Thursday, March 9, 2017

Good Blow Friday Morning

A modest low pressure system will move across Vancouver Island, which will bring a good blow to the coast and the western Washington interior.  Around Puget Sound we are talking about sustained winds of 20-30 mph, with gust to 30-40 mph.  Higher winds over the near the water.

This is not going to be a great windstorm.

The visible satellite imagery this morning shows the low pressure system as a swirl of clouds due west of the WA/OR border, but the structure is not well defined and not indicative of a strong system.


The UW WRF model forecast for 10 PM tonight (below, sea level pressure and sustained wind speed), shows an elongated low (central pressure is an unimpressive 1002 hPa), with the strongest sustained winds over the ocean of 35 kts.  Again, nothing to write home about.


The low makes landfall on central Vancouver Island around 4 AM Friday (see below), with wind revving up along the coast and the interior by that time.


Here is a more detailed view of western Washington at 4 AM, sustained winds from Seattle to Tacoma of 25-30 knots.


Switch to gust forecasts.  At 5 AM, winds could be getting to around 40 knots around Seattle.

 And wind keep on blowing into the midmorning (see 10 AM prediction below).
As the low moves northeastward, a surge of westerly flow pushes into the Strait, with gusts of around 50 knots north of Sequim.   I wouldn't walk out to the Sequim lighthouse tomorrow morning.  It could be the last walk you take.


So what about uncertainty of the forecasts?  The latest NWS/NCEP SREF (Short Range Ensemble Forecast System) sustained wind forecast for Sea-Tac Airport suggests a peak of around 15 knots, with only one ensemble member showing nothing, and a few going as high as 25 knots.


The NOAA GFS ensemble (GEFS) forecasts a bit less and there is little uncertainty.  Interestingly, the high-resolution member (blue line), which drives the regional forecasts shown above, is an outlier, being considerably stronger than the rest.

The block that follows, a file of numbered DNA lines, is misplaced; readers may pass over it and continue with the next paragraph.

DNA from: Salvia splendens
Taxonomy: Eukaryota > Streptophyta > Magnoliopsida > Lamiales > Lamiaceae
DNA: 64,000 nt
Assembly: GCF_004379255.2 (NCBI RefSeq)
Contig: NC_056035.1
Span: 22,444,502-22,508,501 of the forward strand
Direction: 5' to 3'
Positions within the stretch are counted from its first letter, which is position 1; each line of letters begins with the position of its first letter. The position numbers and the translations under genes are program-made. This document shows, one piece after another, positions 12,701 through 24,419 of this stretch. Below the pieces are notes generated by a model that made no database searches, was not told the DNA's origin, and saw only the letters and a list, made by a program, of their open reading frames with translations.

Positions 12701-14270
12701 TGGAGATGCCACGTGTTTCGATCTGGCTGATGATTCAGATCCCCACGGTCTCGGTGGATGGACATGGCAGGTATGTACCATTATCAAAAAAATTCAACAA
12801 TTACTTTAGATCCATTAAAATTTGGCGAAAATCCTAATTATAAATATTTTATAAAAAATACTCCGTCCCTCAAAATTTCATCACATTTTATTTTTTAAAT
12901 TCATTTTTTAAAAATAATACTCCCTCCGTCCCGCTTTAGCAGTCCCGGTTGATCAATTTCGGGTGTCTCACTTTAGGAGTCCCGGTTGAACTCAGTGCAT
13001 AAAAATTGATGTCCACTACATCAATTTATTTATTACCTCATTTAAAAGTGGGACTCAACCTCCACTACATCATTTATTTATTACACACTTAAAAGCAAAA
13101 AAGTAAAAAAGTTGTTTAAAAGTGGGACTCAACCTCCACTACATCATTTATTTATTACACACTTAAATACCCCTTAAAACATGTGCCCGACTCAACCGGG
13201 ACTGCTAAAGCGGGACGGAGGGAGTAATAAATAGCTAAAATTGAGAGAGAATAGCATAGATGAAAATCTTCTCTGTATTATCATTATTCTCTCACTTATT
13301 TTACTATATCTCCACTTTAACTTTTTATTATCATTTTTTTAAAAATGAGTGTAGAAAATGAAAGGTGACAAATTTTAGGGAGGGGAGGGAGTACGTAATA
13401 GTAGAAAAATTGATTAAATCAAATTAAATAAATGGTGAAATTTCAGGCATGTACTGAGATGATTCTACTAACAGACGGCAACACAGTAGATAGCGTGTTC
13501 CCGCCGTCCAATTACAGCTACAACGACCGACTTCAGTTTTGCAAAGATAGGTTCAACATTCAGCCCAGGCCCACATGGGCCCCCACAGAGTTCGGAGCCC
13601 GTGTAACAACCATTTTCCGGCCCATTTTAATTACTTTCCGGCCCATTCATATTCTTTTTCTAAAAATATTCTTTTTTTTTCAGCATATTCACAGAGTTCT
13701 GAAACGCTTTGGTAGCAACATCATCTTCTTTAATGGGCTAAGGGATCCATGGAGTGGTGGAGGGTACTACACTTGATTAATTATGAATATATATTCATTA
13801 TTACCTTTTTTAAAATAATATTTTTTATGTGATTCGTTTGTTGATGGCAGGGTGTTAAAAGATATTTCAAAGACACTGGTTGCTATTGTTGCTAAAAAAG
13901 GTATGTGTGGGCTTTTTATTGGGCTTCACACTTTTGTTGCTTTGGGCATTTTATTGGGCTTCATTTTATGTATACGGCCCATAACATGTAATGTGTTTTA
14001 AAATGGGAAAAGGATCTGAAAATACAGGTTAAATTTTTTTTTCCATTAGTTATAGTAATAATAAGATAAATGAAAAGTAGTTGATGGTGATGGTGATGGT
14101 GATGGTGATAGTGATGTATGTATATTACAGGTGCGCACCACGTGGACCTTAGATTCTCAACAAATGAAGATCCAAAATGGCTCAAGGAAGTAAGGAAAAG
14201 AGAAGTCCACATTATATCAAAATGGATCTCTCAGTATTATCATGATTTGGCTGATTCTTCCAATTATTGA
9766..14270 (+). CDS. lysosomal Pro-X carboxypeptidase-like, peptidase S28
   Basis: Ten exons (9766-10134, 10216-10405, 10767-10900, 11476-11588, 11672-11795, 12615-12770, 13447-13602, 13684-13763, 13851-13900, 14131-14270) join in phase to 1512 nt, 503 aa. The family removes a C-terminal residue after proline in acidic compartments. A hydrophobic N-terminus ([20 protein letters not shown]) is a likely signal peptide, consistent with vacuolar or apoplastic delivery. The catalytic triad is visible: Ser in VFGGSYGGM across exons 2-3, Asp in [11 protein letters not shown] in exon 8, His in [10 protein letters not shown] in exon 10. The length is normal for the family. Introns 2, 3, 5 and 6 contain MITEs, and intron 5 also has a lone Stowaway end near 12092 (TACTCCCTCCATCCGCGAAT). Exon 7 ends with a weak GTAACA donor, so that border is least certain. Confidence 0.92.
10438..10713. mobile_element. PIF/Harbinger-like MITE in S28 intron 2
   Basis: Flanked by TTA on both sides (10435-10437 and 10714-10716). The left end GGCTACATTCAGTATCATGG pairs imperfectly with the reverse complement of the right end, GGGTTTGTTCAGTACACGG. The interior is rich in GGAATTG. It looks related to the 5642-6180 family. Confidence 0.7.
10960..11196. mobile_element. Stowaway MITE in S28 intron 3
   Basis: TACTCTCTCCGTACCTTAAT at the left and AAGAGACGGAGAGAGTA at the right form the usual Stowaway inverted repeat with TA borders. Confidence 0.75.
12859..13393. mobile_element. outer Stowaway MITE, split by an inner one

So getting back to the bottom line.  We are close enough in time to the event and the ensembles are sufficiently close together (low spread) that it appears one can have some confidence in making the following forecast:

Winds will pick up in the western WA interior between 10 PM and 2 AM tonight/tomorrow AM.   The strongest winds will probably be between 4 AM and 1 PM Friday.  Over central Puget Sound over land, sustained winds of 20-30 mph, with gusts of 30-40 mph are quite probable.  Stronger near the water, with gusts to 40-45 mph.

There could be a few scattered power outages, but a late season storm of this magnitude should not be a real problem.    Bring your garbage cans in and don't park your car under a decaying tree and you should be fine.  And yes...don't hike along the shores of the Strait of Juan de Fuca Friday morning and early afternoon.

21 comments:

Miles Raymond said...

Dang! Friday morning is our garbage day...

Asher said...

This whole winter has been merde.

Iam TwoOtaku said...

So how reliable is the NOAA site? It shows like not much of anything for my area. That would be nice! I don't do big winds... I leave because of huge trees quite close to the house which I hope I can get cut down this summer.

HerringMan said...

Thanks, Cliff. Here in Dungeness we are preparing for the big blow.

One small correction. You say "I wouldn't walk out to the Sequim lighthouse tomorrow morning." Sorry to nitpick, but there is no lighthouse in Sequim. Don't you mean the New Dungeness Lighthouse on Dungeness Spit?

Chris Woods said...

Grande merde

Willysmb44 said...

This is the major problem with the general forecasts in the media because they want to have something flashy to talk about and covering a huge range of weather in cases like this. Thanks, this puts it into better perspective.

Westside guy said...